This article examines Hoda Barakat’s original rendition of gender and sexual otherness in The Stone of Laughter (1990), the first Arabic novel with a queer protagonist, Khalil. The analysis sheds light on pre-modern Arabic literature’s celebratory depiction of homoerotic desire vis-à-vis the dearth and negative connotations of the theme in modern Arabic fiction. The article explores Barakat’s implementation of surrealism in her portrayal of Khalil’s sexuality and the reality of his choices within the context of the Lebanese Civil War (1975–90). Khalil’s queer identity, which marks his dissidence, becomes a form of resistance that challenges the status quo of his hetero-patriarchal society and the unresolved sociopolitical issues that led to the War.
- Gender and Queer Perspectives on Brexit (2019) - Moira Dustin, Nuno Ferreira and Susan Millns
Dustin, Moira, Ferreira, Nuno and Millns, Susan, eds. (2019) Gender and Queer Perspectives on Brexit. Palgrave Macmillan, Cham. ISBN 9783030031213
This collection examines the opportunities and challenges, rights and wrongs, and prospects and risks of Brexit from the perspectives of gender and sexuality. While much has been written about Brexit from legal, political, social and economic perspectives, there has been little analysis of the effects of Brexit on women and gender/sexual minorities who have historically been marginalised and whose voices have been less audible in political debates – both nationally and at the European level. The collection explores how Brexit might change the equality, human rights and social justice landscape, but from the viewpoint of women and gender/sexual minorities. The contributions gathered in it demonstrate the variety of ways that Brexit will make a difference to the lives of women and individuals marginalised because of gender or sexual identity.
- Everything you always wanted to know about sex (in IR) but were afraid to ask: the ‘queer turn’ in international relations (2018) - Melanie Richter-Montpetit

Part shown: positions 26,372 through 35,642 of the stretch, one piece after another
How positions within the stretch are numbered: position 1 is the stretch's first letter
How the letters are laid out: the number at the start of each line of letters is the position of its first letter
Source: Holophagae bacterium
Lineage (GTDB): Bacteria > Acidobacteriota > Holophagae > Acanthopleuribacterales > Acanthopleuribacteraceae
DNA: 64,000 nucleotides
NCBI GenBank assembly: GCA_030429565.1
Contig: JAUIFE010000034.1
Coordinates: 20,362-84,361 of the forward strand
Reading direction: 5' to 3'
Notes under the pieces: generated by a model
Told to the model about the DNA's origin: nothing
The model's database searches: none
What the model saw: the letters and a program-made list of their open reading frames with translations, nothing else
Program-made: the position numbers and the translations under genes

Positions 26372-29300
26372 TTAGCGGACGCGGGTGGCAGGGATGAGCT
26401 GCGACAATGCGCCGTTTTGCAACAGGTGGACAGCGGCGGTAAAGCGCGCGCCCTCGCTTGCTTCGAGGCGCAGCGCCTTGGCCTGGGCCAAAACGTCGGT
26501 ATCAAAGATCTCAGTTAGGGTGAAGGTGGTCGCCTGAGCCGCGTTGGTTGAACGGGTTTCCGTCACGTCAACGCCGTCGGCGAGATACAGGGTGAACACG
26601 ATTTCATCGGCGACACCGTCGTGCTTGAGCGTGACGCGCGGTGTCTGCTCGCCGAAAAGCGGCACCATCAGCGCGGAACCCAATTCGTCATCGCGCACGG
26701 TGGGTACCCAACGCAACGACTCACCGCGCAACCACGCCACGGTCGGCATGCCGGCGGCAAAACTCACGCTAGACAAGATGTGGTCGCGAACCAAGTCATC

Richter-Montpetit, Melanie (2018) Everything you always wanted to know about sex (in IR) but were afraid to ask: the ‘queer turn’ in international relations. Millennium, 46 (2). pp. 220-240. ISSN 0305-8298
Queer International Relations’ momentum in the past four years has made it inconceivable for disciplinary IR to make it ‘appear as if there is no Queer International Theory’. The ‘queer turn’ has given rise to vibrant research programmes across IR subfields. Queer research is not only not a frivolous distraction from the ‘hard’ issues of IR, but queer analytics crack open for investigation fundamental dimensions of international politics that have hitherto been missed, misunderstood or trivialised by mainstream and critical approaches to IR. As queer research is making significant inroads into IR theorising, a fault line has emerged in IR scholarship on sexuality and queerness. Reflecting the tensions between Lesbian, Gay, Bisexual and Transgender (LGBT) Studies and Queer Theory in the academy more broadly, the IR literature on (homo)sexuality largely coalesces into two distinct approaches: LGBT and Queer approaches. The article will lay out the basic tenets of Queer Theory and discuss how it diverges from LGBT Studies. The article then turns to the books under review and focuses on the ways in which they take up the most prominent issue in contemporary debates in Queer Theory: the increasing inclusion of LGBT people into international human rights regimes and liberal states and markets. The article finishes with a brief reflection on citation practices, queer methodologies and the ethics of queer research.